In a particularly preferred embodiment, the accessing device is a flexible catheter accessing device; and further comprises a pull-wire assembly extending longitudinally through the catheter accessing device, the pull-wire assembly being operable to deflect the distal end of the accessing device substantially within a plane; and one or more force contact transducers mounted at the distal end of the accessing device within the deflection plane. This embodiment may further comprise one or more additional force contact transducers mounted at the distal end of the accessing device outside of the deflection plane.
In another embodiment, the first expandable member further comprises construction from a shape memory material capable of a first remembered curved shape, and a second, stress induced linear shape causing the first expandable member to cut in an arc shape as it is advanced through a tissue upon extension from the confines of the accessing device lumen.
In still another embodiment, the second expandable member comprises a ribbed balloon, wherein each rib defines a lumen in fluid communication with the drug-delivery reservoir, and each rib further defines a plurality of exit ports from the rib lumen that the drug may perfuse through into the formed cavity.
In another embodiment, the first expandable member is formed in a corkscrew shape tubular member defining a lumen within exiting at an end distal to the accessing device and in communication with the drug-delivery reservoir, the first expandable member is rotatable along its axis to permit it to screw into a tissue upon axial rotation, and, upon stopping axial rotation, withdraw into the lumen of the accessing device thereby pulling the tissue up into the lumen of the accessing device until such tissue is sealably urged against the accessing implement's lumen edge causing a seal to form between the accessing implement's lumen edge and the tissue, and further causing a cavity to form between the distal region of the first expandable member and the tissue adjacent to that region.
In one embodiment, some of the expandable members of the tissue-penetrating implement define lumens with a plurality of openings in fluid communication with the drug-delivery reservoir such that a drug may be introduced into a formed cavity with at least about 90%, and preferably greater than about 95%, of the surface area of the tissue directly bordering the cavity.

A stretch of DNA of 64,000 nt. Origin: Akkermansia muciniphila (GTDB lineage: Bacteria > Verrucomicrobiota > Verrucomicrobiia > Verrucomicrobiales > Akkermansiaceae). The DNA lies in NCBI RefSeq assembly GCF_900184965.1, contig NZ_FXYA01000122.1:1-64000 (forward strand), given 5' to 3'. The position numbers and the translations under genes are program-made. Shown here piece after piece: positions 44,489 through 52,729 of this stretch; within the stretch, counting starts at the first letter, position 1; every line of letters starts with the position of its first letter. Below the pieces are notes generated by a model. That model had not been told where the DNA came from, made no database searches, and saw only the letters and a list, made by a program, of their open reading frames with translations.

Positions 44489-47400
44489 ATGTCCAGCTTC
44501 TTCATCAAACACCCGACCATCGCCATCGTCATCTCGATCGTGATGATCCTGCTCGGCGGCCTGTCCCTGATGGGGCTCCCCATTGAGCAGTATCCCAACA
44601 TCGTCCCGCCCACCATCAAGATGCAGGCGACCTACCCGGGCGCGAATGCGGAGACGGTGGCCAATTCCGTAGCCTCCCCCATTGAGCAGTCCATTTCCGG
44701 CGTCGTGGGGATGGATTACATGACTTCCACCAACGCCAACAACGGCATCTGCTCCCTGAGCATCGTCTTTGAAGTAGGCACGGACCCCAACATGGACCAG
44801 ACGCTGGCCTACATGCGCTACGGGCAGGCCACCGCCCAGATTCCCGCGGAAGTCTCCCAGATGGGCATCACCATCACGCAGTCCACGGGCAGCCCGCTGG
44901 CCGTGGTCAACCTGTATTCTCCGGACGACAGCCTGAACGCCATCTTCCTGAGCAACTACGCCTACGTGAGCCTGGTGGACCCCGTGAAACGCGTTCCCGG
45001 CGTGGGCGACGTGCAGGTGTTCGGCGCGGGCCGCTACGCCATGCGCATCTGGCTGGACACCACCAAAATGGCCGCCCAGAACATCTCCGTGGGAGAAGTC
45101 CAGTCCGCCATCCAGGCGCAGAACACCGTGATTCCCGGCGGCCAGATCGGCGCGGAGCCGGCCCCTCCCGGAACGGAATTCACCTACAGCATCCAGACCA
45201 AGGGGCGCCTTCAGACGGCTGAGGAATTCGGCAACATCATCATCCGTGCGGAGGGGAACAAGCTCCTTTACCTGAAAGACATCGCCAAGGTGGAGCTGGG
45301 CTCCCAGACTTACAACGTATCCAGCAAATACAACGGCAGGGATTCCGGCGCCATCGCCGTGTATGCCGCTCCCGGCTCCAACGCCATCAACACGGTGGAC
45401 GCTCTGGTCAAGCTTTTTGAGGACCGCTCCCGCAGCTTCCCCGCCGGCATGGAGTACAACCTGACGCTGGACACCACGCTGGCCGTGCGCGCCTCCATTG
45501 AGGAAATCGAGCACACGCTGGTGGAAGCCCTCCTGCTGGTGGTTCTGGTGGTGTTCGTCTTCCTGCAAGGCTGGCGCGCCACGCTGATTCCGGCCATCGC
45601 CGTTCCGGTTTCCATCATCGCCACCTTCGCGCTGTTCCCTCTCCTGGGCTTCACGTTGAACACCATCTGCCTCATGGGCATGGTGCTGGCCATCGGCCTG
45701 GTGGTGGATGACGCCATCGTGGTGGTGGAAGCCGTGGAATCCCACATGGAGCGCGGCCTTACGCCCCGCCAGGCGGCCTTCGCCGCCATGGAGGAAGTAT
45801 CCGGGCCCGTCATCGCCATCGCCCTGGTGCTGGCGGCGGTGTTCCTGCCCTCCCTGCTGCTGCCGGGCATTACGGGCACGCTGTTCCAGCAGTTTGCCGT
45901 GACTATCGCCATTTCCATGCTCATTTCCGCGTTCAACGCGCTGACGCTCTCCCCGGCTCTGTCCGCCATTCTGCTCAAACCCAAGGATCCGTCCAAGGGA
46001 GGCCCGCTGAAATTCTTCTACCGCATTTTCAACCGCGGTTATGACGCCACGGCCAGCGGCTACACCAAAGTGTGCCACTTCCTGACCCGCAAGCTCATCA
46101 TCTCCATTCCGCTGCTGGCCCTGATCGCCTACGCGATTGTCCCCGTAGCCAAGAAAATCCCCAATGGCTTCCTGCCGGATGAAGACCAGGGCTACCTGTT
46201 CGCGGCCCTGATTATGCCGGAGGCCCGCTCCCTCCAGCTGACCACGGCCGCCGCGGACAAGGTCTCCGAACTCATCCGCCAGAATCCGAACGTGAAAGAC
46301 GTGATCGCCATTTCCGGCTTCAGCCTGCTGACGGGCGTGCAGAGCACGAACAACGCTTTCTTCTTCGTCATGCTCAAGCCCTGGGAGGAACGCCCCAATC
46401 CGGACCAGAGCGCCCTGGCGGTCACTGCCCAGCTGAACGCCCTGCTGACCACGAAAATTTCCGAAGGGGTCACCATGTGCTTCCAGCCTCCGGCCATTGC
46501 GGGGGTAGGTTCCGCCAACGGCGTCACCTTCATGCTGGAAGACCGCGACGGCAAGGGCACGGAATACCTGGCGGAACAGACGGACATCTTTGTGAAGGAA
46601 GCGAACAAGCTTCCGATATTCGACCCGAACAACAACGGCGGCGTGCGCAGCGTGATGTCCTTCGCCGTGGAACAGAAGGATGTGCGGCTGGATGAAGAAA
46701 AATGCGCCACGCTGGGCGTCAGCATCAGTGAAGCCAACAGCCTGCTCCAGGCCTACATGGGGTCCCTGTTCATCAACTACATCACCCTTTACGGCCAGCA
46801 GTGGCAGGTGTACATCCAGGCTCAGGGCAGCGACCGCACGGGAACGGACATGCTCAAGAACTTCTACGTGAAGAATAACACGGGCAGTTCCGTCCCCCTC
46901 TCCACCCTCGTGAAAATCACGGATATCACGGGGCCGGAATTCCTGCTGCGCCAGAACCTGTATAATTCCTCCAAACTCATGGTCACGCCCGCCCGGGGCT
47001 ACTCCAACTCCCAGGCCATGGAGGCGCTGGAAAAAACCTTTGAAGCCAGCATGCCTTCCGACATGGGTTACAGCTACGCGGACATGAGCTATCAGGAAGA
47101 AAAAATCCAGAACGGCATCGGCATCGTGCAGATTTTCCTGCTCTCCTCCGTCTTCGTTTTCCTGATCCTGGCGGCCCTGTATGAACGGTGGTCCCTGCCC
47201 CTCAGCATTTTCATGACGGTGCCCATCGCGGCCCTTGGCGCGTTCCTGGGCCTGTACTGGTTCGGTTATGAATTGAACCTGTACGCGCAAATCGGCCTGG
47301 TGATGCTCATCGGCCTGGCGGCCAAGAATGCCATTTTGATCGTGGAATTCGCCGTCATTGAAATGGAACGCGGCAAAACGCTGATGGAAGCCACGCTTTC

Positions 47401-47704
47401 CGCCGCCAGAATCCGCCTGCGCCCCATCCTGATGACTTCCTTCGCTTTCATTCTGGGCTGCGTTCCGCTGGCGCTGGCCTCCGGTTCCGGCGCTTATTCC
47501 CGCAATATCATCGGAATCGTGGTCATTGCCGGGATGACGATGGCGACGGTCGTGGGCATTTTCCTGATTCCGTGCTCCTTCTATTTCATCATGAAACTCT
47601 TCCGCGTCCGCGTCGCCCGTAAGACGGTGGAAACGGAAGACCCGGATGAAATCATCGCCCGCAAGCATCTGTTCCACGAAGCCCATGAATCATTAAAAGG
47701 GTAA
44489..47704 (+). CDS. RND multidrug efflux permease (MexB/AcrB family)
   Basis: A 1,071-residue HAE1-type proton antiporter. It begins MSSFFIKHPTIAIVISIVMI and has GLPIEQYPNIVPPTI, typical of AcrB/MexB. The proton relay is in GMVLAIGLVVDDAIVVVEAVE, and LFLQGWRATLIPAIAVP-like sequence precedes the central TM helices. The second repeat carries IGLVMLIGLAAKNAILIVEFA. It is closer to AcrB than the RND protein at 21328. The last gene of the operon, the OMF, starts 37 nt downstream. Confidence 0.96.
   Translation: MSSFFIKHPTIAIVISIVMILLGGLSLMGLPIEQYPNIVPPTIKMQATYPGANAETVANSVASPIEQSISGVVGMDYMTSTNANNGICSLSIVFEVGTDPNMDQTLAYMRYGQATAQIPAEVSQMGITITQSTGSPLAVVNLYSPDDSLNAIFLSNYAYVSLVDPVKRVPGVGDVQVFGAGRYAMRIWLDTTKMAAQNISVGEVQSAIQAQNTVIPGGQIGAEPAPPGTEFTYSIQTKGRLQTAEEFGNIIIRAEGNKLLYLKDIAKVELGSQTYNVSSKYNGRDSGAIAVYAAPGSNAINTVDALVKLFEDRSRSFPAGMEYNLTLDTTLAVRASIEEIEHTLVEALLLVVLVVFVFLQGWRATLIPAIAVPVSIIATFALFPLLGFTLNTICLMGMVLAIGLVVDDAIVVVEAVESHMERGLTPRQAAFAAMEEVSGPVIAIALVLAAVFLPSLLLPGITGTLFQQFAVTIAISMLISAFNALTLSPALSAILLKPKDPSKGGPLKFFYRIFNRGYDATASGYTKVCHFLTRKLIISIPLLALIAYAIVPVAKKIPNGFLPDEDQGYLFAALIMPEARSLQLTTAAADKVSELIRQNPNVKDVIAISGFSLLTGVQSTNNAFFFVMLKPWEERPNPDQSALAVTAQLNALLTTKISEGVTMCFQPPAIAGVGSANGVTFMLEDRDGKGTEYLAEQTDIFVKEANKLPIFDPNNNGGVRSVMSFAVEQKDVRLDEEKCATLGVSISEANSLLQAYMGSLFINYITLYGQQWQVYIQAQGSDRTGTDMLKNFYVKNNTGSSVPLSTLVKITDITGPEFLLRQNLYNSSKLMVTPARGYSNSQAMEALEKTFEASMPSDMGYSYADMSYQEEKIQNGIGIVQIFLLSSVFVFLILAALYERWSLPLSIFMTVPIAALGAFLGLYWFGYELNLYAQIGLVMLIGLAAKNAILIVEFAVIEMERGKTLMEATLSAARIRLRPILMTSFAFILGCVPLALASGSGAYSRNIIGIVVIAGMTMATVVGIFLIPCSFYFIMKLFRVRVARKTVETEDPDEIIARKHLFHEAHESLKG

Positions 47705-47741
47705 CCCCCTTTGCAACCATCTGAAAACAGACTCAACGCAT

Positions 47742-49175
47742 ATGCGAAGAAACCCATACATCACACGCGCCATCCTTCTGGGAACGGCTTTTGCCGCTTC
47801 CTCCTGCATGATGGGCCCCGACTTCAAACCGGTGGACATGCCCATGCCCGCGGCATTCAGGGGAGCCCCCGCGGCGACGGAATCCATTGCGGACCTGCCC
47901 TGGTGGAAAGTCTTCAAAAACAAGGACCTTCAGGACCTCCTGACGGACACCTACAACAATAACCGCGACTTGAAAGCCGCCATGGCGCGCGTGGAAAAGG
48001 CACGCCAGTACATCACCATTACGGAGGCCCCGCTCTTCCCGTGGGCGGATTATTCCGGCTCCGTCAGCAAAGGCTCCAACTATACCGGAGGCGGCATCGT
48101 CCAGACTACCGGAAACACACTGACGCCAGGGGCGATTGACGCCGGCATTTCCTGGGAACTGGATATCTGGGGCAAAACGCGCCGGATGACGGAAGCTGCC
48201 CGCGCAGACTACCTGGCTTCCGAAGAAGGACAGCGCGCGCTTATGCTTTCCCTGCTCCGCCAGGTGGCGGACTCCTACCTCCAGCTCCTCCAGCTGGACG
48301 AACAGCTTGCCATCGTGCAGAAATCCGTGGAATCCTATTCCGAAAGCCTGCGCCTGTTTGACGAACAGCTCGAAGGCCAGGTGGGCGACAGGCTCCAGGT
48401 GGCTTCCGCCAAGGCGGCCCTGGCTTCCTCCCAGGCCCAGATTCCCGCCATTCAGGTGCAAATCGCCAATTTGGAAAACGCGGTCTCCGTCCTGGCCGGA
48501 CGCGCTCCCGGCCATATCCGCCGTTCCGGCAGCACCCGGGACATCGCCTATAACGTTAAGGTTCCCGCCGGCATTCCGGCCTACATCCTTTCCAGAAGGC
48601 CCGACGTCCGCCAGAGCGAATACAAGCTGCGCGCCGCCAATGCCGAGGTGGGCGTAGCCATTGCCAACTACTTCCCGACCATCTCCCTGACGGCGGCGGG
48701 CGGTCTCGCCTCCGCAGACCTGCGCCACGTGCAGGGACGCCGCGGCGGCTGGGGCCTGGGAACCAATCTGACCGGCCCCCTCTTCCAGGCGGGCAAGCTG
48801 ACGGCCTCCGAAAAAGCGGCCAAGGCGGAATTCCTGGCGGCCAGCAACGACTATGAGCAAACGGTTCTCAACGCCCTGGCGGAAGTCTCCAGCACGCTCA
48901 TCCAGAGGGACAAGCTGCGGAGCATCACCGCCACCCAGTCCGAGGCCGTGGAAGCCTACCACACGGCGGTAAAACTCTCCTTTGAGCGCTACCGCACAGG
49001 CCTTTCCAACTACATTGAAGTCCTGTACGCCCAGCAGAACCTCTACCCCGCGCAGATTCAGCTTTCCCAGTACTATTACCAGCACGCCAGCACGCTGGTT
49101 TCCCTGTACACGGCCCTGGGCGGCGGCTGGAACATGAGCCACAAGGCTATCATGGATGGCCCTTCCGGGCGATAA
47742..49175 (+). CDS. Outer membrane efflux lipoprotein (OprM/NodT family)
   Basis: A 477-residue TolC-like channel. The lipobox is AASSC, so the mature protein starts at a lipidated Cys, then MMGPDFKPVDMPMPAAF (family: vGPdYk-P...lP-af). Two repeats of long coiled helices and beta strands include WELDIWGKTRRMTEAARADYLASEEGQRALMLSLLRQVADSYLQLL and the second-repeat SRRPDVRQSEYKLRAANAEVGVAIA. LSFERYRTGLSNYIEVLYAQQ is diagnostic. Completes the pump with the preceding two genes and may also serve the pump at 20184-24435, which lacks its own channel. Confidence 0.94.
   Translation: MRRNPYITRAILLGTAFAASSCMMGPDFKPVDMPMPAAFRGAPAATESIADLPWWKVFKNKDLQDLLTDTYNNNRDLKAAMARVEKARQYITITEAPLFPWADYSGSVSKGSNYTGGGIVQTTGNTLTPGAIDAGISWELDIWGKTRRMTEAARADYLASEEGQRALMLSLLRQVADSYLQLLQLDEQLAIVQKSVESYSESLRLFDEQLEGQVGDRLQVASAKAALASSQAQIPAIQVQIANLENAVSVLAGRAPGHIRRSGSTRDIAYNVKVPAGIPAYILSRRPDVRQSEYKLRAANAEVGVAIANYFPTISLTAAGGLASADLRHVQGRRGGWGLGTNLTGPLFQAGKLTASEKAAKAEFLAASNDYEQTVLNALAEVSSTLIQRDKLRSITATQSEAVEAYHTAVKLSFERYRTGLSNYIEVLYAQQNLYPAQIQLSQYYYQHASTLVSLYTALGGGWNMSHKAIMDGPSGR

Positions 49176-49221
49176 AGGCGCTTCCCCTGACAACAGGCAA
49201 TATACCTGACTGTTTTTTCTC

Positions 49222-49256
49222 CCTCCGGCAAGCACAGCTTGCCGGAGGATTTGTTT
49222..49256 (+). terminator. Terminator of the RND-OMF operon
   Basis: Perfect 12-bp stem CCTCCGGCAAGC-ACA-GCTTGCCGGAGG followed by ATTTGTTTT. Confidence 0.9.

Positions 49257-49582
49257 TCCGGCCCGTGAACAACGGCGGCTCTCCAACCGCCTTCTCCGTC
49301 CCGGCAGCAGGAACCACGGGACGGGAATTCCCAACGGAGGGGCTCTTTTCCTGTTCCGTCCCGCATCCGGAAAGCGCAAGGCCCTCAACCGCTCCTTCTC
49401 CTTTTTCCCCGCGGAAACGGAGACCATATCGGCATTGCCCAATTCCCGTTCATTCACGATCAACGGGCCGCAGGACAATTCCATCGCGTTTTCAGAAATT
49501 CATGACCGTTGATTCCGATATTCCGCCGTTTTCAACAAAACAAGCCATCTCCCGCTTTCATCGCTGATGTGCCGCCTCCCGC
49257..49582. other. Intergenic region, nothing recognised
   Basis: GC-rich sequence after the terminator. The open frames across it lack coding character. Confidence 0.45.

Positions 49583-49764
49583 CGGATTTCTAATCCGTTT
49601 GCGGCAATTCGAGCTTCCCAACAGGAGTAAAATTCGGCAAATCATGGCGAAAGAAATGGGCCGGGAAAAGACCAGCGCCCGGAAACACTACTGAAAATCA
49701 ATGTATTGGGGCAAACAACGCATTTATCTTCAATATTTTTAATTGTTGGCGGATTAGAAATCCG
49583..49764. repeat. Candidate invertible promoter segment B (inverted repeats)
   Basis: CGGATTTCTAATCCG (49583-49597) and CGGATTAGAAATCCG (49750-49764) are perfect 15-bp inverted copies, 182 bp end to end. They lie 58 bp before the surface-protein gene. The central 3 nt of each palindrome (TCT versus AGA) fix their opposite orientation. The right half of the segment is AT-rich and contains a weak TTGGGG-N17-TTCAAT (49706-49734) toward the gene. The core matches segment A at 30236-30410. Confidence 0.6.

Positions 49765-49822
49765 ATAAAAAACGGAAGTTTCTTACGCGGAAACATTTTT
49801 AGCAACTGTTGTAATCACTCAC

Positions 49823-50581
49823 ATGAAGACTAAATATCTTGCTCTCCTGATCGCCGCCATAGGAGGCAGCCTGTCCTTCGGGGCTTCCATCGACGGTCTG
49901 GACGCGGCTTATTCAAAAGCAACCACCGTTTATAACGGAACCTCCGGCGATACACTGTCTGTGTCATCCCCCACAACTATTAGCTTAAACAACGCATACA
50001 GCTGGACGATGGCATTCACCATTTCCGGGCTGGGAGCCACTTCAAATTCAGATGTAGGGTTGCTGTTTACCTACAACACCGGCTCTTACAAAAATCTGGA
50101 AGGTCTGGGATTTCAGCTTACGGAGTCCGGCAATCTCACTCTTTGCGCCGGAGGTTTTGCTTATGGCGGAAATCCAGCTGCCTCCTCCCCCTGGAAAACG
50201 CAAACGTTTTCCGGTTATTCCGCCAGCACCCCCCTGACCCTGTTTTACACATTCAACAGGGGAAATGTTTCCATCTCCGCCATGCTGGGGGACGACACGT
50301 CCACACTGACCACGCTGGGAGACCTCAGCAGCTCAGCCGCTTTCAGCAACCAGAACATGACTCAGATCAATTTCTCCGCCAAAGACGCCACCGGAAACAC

The accessing device can be, for example, a flexible catheter accessing device or the accessing device of an endoscope-type tool. In an embodiment of the former (i.e., a catheter-type tool), the tool further includes (i) a pull-wire assembly extending longitudinally through the catheter accessing device, with the pull-wire assembly being operable to deflect a distal-end region of the accessing device substantially within a plane; and (ii) one or more (for example, two) ultrasound or force contact transducers mounted on opposing sides of the orifice at the distal end of the accessing device within the deflection plane. Optionally, one or more (for example, two) additional transducers can be mounted at the distal end of the accessing device outside of the deflection plane.
One aspect of the present invention provides an drug-delivery tool for delivering a selected diagnostic or therapeutic agent to a target site within a selected body tissue, such as myocardial tissue of the heart. Generally, the drug delivery tool includes an accessing device having proximal and distal ends, with a lumen extending between such ends and terminating at an orifice at the distal end. A tissue-penetrating implement is movable between a retracted condition, within a distal region of the lumen, and an extended condition, extending out of the orifice. The tissue-penetrating implement includes a tip configured to penetrate a selected body tissue when (i) the distal end of the accessing device is placed there against and (ii) the implement is advanced from its retracted condition to its extended condition. In addition, the tissue-penetrating implement includes a first expandable member, disposed proximal of the tip, for following the tip to a target site as the tip penetrates the selected tissue. A second expandable member, also proximal to the tip of the implement, is adapted to expand radially as the implement is advanced to its extended condition, with a force sufficient to form a cavity at the target site by pressing the tissue adjacent the penetration site away from the longitudinal axis of the implement. An agent-delivery passage or conduit extends longitudinally through at least a member of the accessing device, with a distal end of the passage defining an exit port facing the expandable member of the tissue penetrating implement. By this construction, an agent, passed or drawn through the passage and out of the exit port, is directed into a central region of the expandable member, and any cavity formed thereby.